Archive for March, 2011

Another Way to Learn Math

I had been on a mission to find an online pre-algebra textbook for my son. We have been using Saxon Math. But the thought of adding another textbook and solution book to our pile to haul all over the world was not enticing. I tried to find a textbook for our Kindle, but they don’t really exist. It just wasn’t happening. I finally found two different options. My son is only 9 and had been in Saxon 7/8. My 10 year old who turned 11 this week was in Saxon 5/4. I felt like both could use a break and some review, so we ditched the textbooks at Grandma’s house before we headed over the ocean again. They are there waiting if we want them in the future. (I still have 3 other math learners following behind them.)

Right now I have them both using Khan Academy. There are lessons other than math, but math is how it got started and all I’ve looked at. It starts with basic addition and moves you through various levels as you achieve proficiency.

The blue shows where proficiency has been reached. The green shows where she’s started working. The white hasn’t been started yet. On the left there are suggested exercises. It keeps track of how many right you get in a row. You get different rewards, which show as little icons along the top of your screen, as your correct streak gets higher and higher.

There are several things I like about it. It tells them right away if they get something wrong, no more fussing at them to check their work and to fix mistakes. They can’t move on until it’s right. My daughter is someone who could do every problem wrong on a page–she just spent all that time practicing it wrong! I’m glad now she’s forced to do it right. It also makes them stay at it until they are proficient. She can’t just turn the page and move on. You gotta get it.

It also keeps track of what they’ve done. I have a “coach” page which shows me all of my kids. I can see at a glance how many minutes they have spent on there. I can see what they have finished and where they are stuck.

All instruction takes place through videos. You don’t have to watch the video if you already know how to do it. The problems just come up on the screen and you answer it. The screen is like a white board, so you can write on it to help you solve the problem. My daughter just writes the problems in her notebook though. The program goes through calculus by the way.

My concern is the application. Is it all just computation? Does it have word problems? This may need supplementing. We shall see. We are going to use this through the end of the school year and then make a decision as to what’s next.

Here’s another pre-algebra online course I have found. We haven’t used this yet. I need to look at it more. There are online textbooks for algebra, geometry, algebra 2, trigonometry and calculus. You can find links to these on my Links to All Things Free for Homeschoolers Blog.


March 20, 2011 at 6:40 am 1 comment


Congratulations to Heather at Marine Corps Nomads on winning The King Will Make a Way giveaway. Remember you can download the pdf to read as well. I would love to hear from those of you who’ve read it. A couple people have left great reviews at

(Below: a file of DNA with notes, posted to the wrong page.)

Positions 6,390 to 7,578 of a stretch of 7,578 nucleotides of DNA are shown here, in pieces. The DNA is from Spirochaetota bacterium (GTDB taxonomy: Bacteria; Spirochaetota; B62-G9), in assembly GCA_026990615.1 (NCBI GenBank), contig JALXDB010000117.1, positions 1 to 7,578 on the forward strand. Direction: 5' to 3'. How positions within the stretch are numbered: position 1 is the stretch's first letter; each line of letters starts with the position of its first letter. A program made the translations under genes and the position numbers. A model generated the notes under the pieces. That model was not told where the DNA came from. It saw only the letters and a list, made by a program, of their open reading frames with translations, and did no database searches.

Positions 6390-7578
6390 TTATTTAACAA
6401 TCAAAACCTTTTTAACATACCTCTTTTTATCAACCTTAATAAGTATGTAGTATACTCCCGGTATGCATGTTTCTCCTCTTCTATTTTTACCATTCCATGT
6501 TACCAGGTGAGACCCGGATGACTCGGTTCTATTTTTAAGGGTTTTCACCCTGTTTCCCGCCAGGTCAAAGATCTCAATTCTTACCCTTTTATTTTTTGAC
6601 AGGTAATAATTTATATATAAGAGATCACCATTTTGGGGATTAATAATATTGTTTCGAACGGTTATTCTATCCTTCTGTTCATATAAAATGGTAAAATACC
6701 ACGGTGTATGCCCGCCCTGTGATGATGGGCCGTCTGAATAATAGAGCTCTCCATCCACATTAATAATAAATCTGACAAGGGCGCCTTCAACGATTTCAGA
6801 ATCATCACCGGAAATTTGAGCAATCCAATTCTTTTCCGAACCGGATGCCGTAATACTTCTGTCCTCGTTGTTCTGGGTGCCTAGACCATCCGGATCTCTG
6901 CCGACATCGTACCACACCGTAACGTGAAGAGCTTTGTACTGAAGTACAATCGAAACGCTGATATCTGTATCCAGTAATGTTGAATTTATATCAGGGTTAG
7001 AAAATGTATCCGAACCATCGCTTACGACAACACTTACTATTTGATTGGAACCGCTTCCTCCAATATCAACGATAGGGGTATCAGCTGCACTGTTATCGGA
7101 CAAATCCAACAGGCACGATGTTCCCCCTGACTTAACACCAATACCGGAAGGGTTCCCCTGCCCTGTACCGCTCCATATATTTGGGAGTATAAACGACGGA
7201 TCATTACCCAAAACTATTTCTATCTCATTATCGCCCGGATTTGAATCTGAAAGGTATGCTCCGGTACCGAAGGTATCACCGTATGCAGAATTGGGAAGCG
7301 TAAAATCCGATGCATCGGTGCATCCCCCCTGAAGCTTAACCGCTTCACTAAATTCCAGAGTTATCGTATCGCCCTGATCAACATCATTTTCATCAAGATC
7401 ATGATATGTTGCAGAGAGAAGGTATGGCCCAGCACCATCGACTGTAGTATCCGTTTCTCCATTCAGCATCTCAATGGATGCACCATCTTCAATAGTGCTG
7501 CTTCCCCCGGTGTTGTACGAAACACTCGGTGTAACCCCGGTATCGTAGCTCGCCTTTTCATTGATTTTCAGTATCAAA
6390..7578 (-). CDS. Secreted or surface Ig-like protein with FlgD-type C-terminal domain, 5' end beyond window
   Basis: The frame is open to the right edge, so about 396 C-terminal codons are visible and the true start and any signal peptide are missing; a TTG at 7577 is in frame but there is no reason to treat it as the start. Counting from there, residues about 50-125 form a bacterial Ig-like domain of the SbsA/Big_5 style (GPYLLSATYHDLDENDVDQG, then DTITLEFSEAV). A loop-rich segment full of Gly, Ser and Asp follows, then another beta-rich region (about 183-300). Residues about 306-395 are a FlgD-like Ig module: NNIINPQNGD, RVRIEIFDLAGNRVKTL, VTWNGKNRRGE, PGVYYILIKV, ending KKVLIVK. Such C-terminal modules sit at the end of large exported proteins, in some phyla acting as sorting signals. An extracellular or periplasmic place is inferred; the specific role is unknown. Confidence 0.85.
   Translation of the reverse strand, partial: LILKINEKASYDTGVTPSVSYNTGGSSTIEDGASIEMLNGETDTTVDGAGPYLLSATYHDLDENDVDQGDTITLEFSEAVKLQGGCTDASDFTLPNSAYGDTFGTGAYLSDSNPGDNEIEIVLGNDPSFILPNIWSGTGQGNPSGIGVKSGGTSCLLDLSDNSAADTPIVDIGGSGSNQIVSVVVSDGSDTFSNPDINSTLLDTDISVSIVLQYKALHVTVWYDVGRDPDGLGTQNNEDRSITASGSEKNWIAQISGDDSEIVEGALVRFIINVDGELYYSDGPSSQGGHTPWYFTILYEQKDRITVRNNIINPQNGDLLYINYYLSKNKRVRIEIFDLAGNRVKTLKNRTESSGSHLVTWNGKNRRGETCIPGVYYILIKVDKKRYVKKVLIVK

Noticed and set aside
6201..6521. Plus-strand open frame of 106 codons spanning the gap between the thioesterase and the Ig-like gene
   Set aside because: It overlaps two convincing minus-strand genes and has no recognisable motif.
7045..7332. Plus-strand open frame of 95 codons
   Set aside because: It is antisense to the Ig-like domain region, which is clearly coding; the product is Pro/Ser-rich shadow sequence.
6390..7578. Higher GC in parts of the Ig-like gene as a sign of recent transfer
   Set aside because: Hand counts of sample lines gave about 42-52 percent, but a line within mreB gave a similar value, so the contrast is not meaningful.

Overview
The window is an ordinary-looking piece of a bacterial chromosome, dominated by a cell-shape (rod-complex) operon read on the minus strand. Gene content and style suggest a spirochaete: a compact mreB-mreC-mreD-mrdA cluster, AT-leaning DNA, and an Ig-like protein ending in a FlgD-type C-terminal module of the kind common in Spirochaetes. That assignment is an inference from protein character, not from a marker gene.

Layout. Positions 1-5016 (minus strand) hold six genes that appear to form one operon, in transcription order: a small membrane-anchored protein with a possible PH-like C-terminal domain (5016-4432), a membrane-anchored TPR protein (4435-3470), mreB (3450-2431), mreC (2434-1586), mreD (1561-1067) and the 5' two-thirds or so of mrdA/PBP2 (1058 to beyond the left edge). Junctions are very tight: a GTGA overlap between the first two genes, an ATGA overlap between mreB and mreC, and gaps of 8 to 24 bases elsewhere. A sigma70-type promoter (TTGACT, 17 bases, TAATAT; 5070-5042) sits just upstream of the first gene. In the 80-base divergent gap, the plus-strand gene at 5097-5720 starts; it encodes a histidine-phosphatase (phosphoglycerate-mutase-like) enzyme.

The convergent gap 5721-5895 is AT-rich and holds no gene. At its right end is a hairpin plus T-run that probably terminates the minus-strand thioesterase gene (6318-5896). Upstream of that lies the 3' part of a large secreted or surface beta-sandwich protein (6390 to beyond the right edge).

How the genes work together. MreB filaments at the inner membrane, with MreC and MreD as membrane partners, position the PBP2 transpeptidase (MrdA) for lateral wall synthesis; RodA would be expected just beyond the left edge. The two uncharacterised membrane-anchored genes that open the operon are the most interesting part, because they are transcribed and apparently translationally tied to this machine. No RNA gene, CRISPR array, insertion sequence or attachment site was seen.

Before I write about our America studies, I wanted to let you know that I added some photos to my Asia studies post. I have a photo of our salt dough volcano and my daughter’s Taj Mahal art project.

We’ve only just started back full swing into school. I’ve lengthened our school day and am requiring a certain amount of time out of the kids and not just a certain amount of material to finish. I’ve also added to the schedule their Bible and regular reading which doesn’t usual appear during our official school time because I don’t have trouble getting them to read, but I was feeling like we things weren’t getting done since we’ve all gotten discombobulated in the move and wanted to make sure they were reading enough daily.

They’ve been making state notebooking pages for me. My son has started using Glogster for this since he always prefers to work on the computer. This and digital lapbook designer both produce webpages you can share with others.

They’ve been using different websites to get their info. They are all listed on the Links to All Things Free for Homeschoolers blog. They have been playing different states and capitals games. (There are other games listed on the Links blog as well.)

We haven’t really done any history with the USA study except when states joined the union. Learning a more broad history of the world is an advantage of learning about different countries. Too much of our history studies revolve around America and Europe.

We’re going to flash back to the Middle East soon. I just slipped America in here because it was the easiest to do in the middle of the move.

We read this earlier this year so we didn’t repeat it now, but there is a great book for North America called Paddle to the Sea. There’s a movie of it as well. It’s about the Great Lakes region.

March 6, 2011 at 7:57 pm 1 comment

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